Carrier Transicold has unveiled a new all-electric system, called the Vector eCool, for powering engineless trailer refrigeration units.
The refrigerated shipping specialist’s latest technology is not, however, just a vast array of heavy and load-reducing batteries slung under a trailer.
Instead, the Vector eCool features a sensibly sized battery and an axle-based energy generation and recovery system.
Energy from the axle, captured when the trailer is moving or braking, is used to charge the battery – which, in turn, powers an electric refrigeration unit.
The system subsequently produces no direct carbon dioxide (CO2) emissions or particulates, reducing the overall environmental impact of the vehicle.
The Vector eCool, which is designed to be used with engineless versions of Carrier Transicold’s Vector HE 19 and 1550 E refrigeration units, is entirely autonomous.
When the storage battery depletes to a certain level, the management system automatically engages the generator to recharge the battery and maintain cooling performance.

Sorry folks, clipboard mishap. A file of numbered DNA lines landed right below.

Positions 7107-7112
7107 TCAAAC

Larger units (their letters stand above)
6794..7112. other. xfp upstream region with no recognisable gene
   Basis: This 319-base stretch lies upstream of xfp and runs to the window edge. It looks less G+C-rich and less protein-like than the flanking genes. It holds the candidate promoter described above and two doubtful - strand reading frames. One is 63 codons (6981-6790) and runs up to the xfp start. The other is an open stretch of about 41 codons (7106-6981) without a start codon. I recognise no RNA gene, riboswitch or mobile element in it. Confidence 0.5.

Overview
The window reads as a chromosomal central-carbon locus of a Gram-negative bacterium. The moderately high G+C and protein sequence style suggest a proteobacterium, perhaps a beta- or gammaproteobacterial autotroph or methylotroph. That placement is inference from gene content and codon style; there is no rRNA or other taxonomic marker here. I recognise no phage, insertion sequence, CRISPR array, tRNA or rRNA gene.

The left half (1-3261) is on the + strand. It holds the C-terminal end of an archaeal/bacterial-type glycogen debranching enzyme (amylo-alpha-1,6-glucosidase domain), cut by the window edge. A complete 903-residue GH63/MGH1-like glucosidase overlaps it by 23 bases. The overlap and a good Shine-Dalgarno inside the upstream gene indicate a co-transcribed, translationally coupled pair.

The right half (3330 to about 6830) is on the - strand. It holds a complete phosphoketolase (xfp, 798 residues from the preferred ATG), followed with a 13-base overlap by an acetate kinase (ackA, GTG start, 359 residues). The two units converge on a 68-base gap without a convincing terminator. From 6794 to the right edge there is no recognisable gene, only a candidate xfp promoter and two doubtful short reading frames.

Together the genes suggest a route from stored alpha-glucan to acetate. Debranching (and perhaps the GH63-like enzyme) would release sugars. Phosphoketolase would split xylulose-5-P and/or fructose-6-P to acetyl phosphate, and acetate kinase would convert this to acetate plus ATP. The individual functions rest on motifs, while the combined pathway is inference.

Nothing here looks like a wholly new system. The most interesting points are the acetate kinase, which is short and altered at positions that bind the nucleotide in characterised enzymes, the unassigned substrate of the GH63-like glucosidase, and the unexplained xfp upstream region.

Mains power can be used while the trailer is parked and, although no specifics are given, Carrier Transicold states that the battery can be charged from the mains in under four hours.
There is reputedly no weight penalty, either, as the complete system and refrigeration unit are claimed to be lighter than a standard diesel-powered refrigeration unit with a full tank of fuel.
When paired with the quietest versions of the HE 19 and 1550 E offered by Carrier Transicold, the system’s operating noise is also below 60dBA – which, coupled with its emissions performance, will make it suitable for operation in increasingly restricted urban environments.
Extensive real-world testing has been carried out as well, along with years of development, to ensure reliability and effectiveness.
“We believe the Vector eCool represents the future of refrigerated trailer technology,” said Victor Calvo, president of Carrier Transicold International Truck & Trailer.
“It’s one of the most exciting new products we have ever brought to market.”